Vojtěch Filip

Vojtěch Filip
MP
Vojtěch Filip 2013 (cropped).JPG
Deputy Speaker of the Chamber of Deputies
Assumed office
27 November 2013
Leader of the Communist Party
of Bohemia and Moravia
In office
1 October 2005 – 9 October 2021
Preceded by Miroslav Grebeníček
Member of the Chamber of Deputies
Assumed office
1 June 1996
Personal details
Born (1955-01-13) 13 January 1955 (age 66)
Jedovary, Czechoslovakia
Political party KSČ (1983-1990)
KSČM (1990–present)
Alma mater Masaryk University (UJEP)

Vojtěch Filip (Czech pronunciation: [ˈvojcɛx ˈfɪlɪp]; born 13 January 1955) is a Czech politician and leader of the Communist Party of Bohemia and Moravia (KSČM).

Early life and legal career

Filip was born in 1955, in Jedovary near České Budějovice. After graduating from the gymnasium in Trhové Sviny, he studied law at the University of Jan Evangelista Purkyně in Brno (now Masaryk University).

Before entering military service, Filip worked as a lawyer at the former national firm Sfinx Budweis. He returned to work there in September 1979 after completing his military service in Prague, and continued working there until 1990. In 1993 Filip started his own law firm.

Political activities

Filip worked for the Socialist Union of Youth (Czech: Socialistický svaz mládeže; SSM) from 1970 to 1986. He joined the Communist Party of Czechoslovakia (KSČ) in 1983, and from 1990 was a member of the Communist Party of Bohemia and Moravia (KSČM), where he worked in the Central Auditing Commission and was later the chairman of the IP KSČM in České Budějovice and the UV KSCM. From 1996, he was a member of the party's Central Executive Committee. He also worked as Chairman of the Commission for Legislation and Human Rights of UV KSČM.

Filip was politically active at a local level from 1984, when he was elected in a by-election for Members of the Municipal National Committee in České Budějovice. His mandate as a Member of the Municipal National Committee ended in November 1990, and he later ran successfully for České Budějovice City Council on the KSČM list in 1994, and was re-elected in 1998 and in repeated elections in 1999.

From 1990, he was also politically active at the national level.[citation needed] He was a member of the House budget plan of the people, and between June 1992 and December 1992 the Secretary of the Constitutional and Legal Committee House of the people. In 1996 he was elected to the Chamber of Deputies for the KSČM. At the same time, he was elected President of the Club Members in the PS KSČM Senate. In his second term, he worked in the Committee for Defense and Security. After elections in 2002 and 2006 he was elected twice as Vice-President of the Chamber of Deputies.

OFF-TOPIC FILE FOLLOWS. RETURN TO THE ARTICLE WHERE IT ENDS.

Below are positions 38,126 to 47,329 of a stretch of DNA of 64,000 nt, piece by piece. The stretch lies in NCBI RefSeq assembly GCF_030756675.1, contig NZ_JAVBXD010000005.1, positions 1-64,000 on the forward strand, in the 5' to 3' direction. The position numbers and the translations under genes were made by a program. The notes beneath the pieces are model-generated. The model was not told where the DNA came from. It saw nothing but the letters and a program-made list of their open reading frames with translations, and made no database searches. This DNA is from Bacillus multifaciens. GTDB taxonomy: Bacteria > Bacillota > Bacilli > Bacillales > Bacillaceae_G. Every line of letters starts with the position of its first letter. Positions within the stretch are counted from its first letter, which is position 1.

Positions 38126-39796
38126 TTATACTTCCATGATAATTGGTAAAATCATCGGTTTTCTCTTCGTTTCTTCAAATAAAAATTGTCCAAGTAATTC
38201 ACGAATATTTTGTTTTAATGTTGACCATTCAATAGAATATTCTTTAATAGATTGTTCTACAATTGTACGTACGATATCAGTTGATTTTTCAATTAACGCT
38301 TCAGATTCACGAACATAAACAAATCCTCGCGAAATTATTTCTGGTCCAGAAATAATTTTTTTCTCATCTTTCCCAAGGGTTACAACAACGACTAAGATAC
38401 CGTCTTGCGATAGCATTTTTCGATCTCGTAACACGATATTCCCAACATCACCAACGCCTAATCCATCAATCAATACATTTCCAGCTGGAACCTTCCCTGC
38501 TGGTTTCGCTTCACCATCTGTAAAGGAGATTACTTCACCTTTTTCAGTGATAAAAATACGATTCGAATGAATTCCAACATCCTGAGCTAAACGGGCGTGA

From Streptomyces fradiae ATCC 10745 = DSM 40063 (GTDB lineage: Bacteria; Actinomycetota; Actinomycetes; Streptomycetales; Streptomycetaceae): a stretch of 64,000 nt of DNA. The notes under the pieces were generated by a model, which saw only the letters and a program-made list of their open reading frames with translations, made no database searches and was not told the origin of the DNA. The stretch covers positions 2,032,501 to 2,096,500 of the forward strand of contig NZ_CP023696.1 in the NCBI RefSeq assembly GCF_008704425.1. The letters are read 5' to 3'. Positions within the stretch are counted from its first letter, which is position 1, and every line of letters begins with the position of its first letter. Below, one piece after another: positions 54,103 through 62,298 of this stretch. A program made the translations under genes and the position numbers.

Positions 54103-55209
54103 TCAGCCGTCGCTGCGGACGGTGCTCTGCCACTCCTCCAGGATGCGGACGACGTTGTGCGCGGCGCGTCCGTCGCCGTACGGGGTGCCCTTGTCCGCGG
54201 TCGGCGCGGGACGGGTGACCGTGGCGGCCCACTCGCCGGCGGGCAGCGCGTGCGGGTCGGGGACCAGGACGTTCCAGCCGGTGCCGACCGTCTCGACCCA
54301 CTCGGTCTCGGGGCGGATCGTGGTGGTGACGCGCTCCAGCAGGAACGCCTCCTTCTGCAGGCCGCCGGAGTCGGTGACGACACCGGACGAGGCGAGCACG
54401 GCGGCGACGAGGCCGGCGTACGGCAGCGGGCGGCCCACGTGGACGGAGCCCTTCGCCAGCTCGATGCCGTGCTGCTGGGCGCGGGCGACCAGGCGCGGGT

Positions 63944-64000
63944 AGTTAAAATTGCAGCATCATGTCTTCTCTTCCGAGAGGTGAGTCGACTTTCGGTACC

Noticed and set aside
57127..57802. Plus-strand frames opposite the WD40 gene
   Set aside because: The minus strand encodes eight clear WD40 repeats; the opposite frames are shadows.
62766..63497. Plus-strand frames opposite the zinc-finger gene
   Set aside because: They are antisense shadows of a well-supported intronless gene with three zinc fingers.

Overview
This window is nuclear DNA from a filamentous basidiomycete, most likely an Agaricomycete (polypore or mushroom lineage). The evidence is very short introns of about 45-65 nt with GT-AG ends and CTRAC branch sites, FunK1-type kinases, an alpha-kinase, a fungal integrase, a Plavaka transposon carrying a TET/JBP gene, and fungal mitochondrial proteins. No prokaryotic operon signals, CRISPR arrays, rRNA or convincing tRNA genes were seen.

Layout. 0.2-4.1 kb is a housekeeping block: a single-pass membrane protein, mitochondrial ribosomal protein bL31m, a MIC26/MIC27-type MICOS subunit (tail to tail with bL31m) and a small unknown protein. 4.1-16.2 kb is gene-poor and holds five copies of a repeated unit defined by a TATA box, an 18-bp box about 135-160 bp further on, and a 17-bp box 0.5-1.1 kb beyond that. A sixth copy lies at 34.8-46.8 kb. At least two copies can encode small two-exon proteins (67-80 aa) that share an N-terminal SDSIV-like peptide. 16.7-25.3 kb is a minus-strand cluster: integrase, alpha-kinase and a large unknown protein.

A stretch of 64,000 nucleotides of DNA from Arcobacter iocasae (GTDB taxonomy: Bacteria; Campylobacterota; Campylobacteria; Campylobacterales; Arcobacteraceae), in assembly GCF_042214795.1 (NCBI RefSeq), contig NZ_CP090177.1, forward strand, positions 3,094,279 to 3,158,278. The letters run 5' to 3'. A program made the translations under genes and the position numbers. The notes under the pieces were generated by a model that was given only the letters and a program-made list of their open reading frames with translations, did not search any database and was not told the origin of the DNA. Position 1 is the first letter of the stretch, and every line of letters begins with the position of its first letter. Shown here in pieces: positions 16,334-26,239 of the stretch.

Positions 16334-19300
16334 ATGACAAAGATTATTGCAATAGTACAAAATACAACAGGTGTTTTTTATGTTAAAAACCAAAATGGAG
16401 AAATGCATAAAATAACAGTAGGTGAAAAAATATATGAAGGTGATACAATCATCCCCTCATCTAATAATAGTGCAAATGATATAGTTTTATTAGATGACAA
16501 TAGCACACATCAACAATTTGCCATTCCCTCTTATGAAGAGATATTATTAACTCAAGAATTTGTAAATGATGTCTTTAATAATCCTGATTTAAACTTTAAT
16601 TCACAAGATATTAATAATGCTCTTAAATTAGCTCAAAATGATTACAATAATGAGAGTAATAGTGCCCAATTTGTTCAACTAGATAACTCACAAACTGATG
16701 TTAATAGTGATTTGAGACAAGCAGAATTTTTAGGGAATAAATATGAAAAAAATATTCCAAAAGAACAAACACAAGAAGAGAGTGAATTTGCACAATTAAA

After the poor performance of the Communist Party of Bohemia and Moravia (KSČM) in the 2021 Czech legislative election, in which the party failed to meet the 5% voting threshold and was thus extra parliamentary for the first time in its history, Filip resigned as leader of the party.[1]

Personal life

He married Ludmila in 1979, and they have two children, son Robin (born 1982) and daughter Darina (born 1985). His wife is a doctor, who acquired her own private practice in 1993. Filip's hobbies include music (particularly rock), nature, fishing and travelling.

Controversies

In November 2014, Filip travelled to Moscow at the invitation of Sergei Zheleznyak. The Czech Parliament distanced themselves from Filip's trip and the statements he made while in Russia. Consequently, a vigorous debate took place about the financing of the trip, and Filip was criticized by the Parliament, who accused him of undermining Czech foreign policy interests and providing the Kremlin with useful propaganda.[2]

In August 2018, around the 50th anniversary of the Prague Spring, Filip commented that Russia should not be held responsible for the invasion, as Leonid Brezhnev and many of the soldiers involved in the military action were from Ukraine.[3]

In 2019, a delegation led by the China Tianjin Communist Party secretary Li Hongzhong visited Prague and met with Filip, along with Jan Hamáček (ČSSD) Deputy Prime Minister and Minister of the Interior, and Radek Vondráček (ANO), Speaker of the Chamber of Deputies. The meeting was one of a series of meetings held in secret, and was not known to the public until it was reported by Czech investigative website Hlídací pes and Sinopsis, using Chinese language sources.[4]

References

  1. ^ "Vedení KSČM rezignovalo. Vstanou noví bojovníci, vzkázal Filip". iDNES.cz (in Czech). 2021-10-09. Retrieved 2021-10-09.
  2. ^ "CZECH PARLIAMENT DECLARES OPPOSITION TO VOJTĚCH FILIP RUSSIA TRIP". www.radio.cz/en.
  3. ^ Tait, Robert (12 August 2018). "Czech Communists confront bitter legacy of Prague Spring". The Guardian. Retrieved 24 August 2018.
  4. ^ Jirouš, Filip (2019-07-31). "A discreet P2B (Party to business) model: Tianjin, a Czech corporation and "economic diplomacy"". Sinopsis. Retrieved 2019-11-25.


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